Tuesday 5 August 2014

Ulsers - Remember Them 7" reissue and Forget Them LP available now!

Ulsers are go!

Read below for the skinny on the Remember Them 7" reissue, as well as the Forget Them LP of archival, never-before-released material. They look and sound great - we couldn't be happier with how they've turned out. Both records are pressings of 500, but we'll have 100 coloured vinyl copies of each available only through our Big Cartel site. We trust that Australian customers and internationals who are keen on the limited versions will have already clicked the shit outta that link. For non-Aussies who don't care about coloured vinyl, the black vinyl versions will be carried by Easter Bilby and Florida's Dying in the US, La Vida Es Un Mus in the UK/Europe, and NAT in Japan.

To reacquaint yourself with the mystery and majesty of the Ulsers, revisit our interview with Terry Wilson from August 2012.

Ulsers - Remember Them 7" (WBRS-2601)

500 copies. 100 on white vinyl, available only from Wallaby Beat.

Four songs of hilariously obnoxious avant-punk from the living rooms of suburban Adelaide. Originally released in a tiny pressing in 1980, Remember Them was (barely) circulated to friends and acquaintances, finding fleeting local infamy as "the worst record ever made" before disappearing from the collective consciousness for 30+ years.

Remember Them is now rightly regarded as a high-water mark of manic Australian DIY, taking punk rock as inspiration and bludgeoning it with the only instruments at the Ulsers' disposal - guitar, saxophone, harmonica, and cardboard boxes in place of drums. Paired with a slew of shouted profanity and stream-of-consciousness ranting, the result is unlike anything else before or since.

This legitimate reissue - reproducing the original and very rare cover, along with photos and a detailed band history - makes Remember Them available beyond the Ulsers' tight inner circle for the very first time.


1. Cabaret
2. Radio
3. Julius Sumner Miller
4. I'm An Italian

Ulsers - Forget Them LP (WBRX-2602)

500 copies. 100 on purple vinyl, available only from Wallaby Beat.

A full LP of previously unreleased recordings from the mighty Ulsers!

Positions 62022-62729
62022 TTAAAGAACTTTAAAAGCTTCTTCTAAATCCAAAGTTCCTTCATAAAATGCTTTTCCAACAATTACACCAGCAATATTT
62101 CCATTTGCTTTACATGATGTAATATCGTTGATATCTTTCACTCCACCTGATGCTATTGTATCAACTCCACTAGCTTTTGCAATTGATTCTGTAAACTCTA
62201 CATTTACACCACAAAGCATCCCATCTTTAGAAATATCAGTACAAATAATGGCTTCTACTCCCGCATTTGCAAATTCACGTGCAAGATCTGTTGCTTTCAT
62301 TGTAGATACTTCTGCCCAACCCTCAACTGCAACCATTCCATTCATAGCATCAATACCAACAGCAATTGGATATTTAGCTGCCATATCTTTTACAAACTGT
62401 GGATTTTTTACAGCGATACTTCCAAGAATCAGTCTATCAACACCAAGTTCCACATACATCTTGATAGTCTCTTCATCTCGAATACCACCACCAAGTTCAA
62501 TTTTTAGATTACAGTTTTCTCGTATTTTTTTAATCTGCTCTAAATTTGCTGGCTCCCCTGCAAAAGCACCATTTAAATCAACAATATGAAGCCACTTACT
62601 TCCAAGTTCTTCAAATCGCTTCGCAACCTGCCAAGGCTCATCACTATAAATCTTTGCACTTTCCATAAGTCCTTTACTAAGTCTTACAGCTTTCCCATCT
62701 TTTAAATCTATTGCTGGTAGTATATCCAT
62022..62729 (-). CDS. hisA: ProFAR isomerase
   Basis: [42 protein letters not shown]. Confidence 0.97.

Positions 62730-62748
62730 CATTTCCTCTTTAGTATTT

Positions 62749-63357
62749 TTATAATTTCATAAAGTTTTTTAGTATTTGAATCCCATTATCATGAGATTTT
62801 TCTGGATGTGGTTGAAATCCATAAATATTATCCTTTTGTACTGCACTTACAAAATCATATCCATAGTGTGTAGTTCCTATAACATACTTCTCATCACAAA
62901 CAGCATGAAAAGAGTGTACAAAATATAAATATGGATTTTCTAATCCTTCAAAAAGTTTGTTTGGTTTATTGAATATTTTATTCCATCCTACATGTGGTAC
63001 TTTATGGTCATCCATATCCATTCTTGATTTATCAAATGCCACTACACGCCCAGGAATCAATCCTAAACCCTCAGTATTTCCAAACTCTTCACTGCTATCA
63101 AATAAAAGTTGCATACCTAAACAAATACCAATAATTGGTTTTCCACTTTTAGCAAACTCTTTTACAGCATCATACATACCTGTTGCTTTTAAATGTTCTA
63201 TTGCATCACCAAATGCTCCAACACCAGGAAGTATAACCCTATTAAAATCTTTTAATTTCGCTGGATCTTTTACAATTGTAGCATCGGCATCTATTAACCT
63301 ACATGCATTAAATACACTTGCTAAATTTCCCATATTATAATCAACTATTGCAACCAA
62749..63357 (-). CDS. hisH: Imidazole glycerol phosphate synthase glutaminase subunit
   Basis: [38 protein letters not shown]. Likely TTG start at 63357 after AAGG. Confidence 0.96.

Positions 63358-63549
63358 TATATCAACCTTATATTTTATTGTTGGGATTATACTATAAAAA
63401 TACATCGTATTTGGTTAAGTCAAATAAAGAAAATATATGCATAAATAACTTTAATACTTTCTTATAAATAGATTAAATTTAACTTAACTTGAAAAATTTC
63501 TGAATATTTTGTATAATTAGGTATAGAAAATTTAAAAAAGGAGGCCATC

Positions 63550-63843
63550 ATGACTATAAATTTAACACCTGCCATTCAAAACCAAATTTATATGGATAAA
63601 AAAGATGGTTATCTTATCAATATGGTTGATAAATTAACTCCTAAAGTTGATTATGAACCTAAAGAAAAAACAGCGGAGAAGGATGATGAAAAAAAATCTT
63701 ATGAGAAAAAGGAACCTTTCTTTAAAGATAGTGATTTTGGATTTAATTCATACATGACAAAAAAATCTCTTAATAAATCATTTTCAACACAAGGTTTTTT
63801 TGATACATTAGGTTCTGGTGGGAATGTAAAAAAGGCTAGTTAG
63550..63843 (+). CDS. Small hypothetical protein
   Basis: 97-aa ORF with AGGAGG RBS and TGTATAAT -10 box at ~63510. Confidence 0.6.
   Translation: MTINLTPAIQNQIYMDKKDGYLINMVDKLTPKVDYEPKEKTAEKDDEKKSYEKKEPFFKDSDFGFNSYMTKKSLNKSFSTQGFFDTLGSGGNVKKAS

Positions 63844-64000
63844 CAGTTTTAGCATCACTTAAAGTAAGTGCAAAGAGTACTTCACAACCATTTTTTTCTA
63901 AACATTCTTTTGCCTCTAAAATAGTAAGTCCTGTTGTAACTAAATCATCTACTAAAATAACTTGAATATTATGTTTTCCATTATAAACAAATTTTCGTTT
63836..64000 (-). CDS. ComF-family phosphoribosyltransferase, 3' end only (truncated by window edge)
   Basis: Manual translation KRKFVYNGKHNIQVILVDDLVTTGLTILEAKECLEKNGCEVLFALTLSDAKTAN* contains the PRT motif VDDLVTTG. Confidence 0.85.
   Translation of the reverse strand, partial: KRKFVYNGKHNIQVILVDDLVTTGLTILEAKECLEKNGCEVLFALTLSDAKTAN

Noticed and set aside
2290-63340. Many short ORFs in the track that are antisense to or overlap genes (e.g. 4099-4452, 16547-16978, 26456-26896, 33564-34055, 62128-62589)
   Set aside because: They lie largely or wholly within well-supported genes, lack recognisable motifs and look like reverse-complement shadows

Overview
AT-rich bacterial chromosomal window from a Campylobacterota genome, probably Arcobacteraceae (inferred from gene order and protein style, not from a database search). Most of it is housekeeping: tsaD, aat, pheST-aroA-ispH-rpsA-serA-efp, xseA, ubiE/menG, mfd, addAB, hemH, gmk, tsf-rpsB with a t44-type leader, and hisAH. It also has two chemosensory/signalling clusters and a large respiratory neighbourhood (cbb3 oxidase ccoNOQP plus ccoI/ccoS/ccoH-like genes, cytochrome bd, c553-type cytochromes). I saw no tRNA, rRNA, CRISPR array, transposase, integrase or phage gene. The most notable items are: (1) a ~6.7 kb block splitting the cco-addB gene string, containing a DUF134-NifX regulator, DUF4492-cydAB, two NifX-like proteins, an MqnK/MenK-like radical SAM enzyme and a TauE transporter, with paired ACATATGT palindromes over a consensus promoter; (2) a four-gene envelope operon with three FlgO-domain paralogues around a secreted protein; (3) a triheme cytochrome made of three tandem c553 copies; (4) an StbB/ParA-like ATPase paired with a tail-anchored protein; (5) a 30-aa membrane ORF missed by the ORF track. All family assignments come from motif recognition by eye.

The Ulsers didn't manage an album during their loose existence from 1978-1983, but luckily for us, wherever they went a cassette recorder was never far away. Salvaged from the bottom of dusty drawers and long-forgotten boxes in the garage, those tapes survived just long enough for the Ulsers to personally cull their 10 favourite tunes.

Recorded in various Adelaide living rooms in 1981 and 1982, Forget Them captures the Ulsers in full-band mode, i.e. electric guitar, bass and drums. Don't let the conventional instrumentation fool you, though; there is nothing conventional about the sound which ranges from a sped up, punked-out take on their ode to Julius Sumner Miller to the 10-minute endurance test of Nerve Gas (think Flipper with chromosome damage tackling LA Blues). Forget Them's songs are more developed, the vocals more manic and the sax blurts even more spastic than on the Remember Them EP. The band states definitively that it's "better", and we won't disagree.

Comes with full-colour inner sleeve packed with more Ulsers photos than you ever thought possible.


1. Alternative City
2. Circumstances Were Conspiring Against Me
3. I'm Not Going To Brighton
4. JSM
5. Take Off Outta Here
6. In Your Eyes
7. I'm Not Going To Stay With You
8. Somebody Loves You
9. Cabaret
10. Nerve Gas

Wednesday 25 June 2014

It never ends: Hitmen - I Want You, 1980

Hitmen's second 7", I Want You / Tell Tale Heart (WEA, 100129) sees them start the move from the perfect powerpop of the first 7" to the less interesting macho hard rock of the LPs. The band were nothing if not a great singles band however, and all the 45s are well worth getting. It was said at the time that the A-side, I Want You, was inspired by Kiss' 1979 hit I Was Made For Loving You. Hmm, we can't really hear it. Even down the decades that smells like Record Company bullshit, riding off the popularity of that year's hit. Further, we're pretty sure a man of taste like songwriter Warwick Gilbert would have ripped off prime era Kiss, like Deuce, Strutter or Cold Gin, if he was so inclined.

What is true though is that said Record Company were too cheap to stump up for a picture sleeve, so the band had some printed themselves and hand distributed them to at least the Sydney shops.

On the other hand, through WEA's worldwide reach, the single also got issued in Italy (WEA, Y 70005) as part of The Sound Of The 80s series. Both white label promos and coloured label stock copies exist.

There are mentions on the web of a German issue with the same catalogue number but we're dubious to the point of saying it doesn't exist.

What is maybe less known is the alternative version of I Want You which appeared on a K-Tel greatest hits LP called Squeezed Out later in 1980, alongside The Aliens, The Angels, The Reels and, um, Christie Allen. K-Tel mastering renders the song two seconds shorter but it's the same version with a different mix - louder rhythm guitar post-chorus (an improvement) and big '80s sounding drums (sad slide whistle).

I Want You (single version) [Download]

I Want You (Squeezed Out version) [Download]

Telltale Heart [Download]

Sunday 18 May 2014

Wallaby Beat Live

On Saturday night May 24, the esteemed R.I.P Society label will be hosting a fifth birthday event, at the Sydney Opera House no less.

Bands playing are:

The Dead C / feedtime / Bed Wettin' Bad Boys / Woollen Kits / Native Cats / Rat Columns / Cured Pink / Holy Balm / Ghastly Spats / Housewives / Constant Mongrel / Half High

More details here.

We'll be playing Wallaby Beat discs between bands. Below is some highlights of Opera House shows in the '70s. We'll be trying to recreate the feel of The Angels getting clocked by bottles at the end of 1979 - read about it in Blood, Sweat And Beers.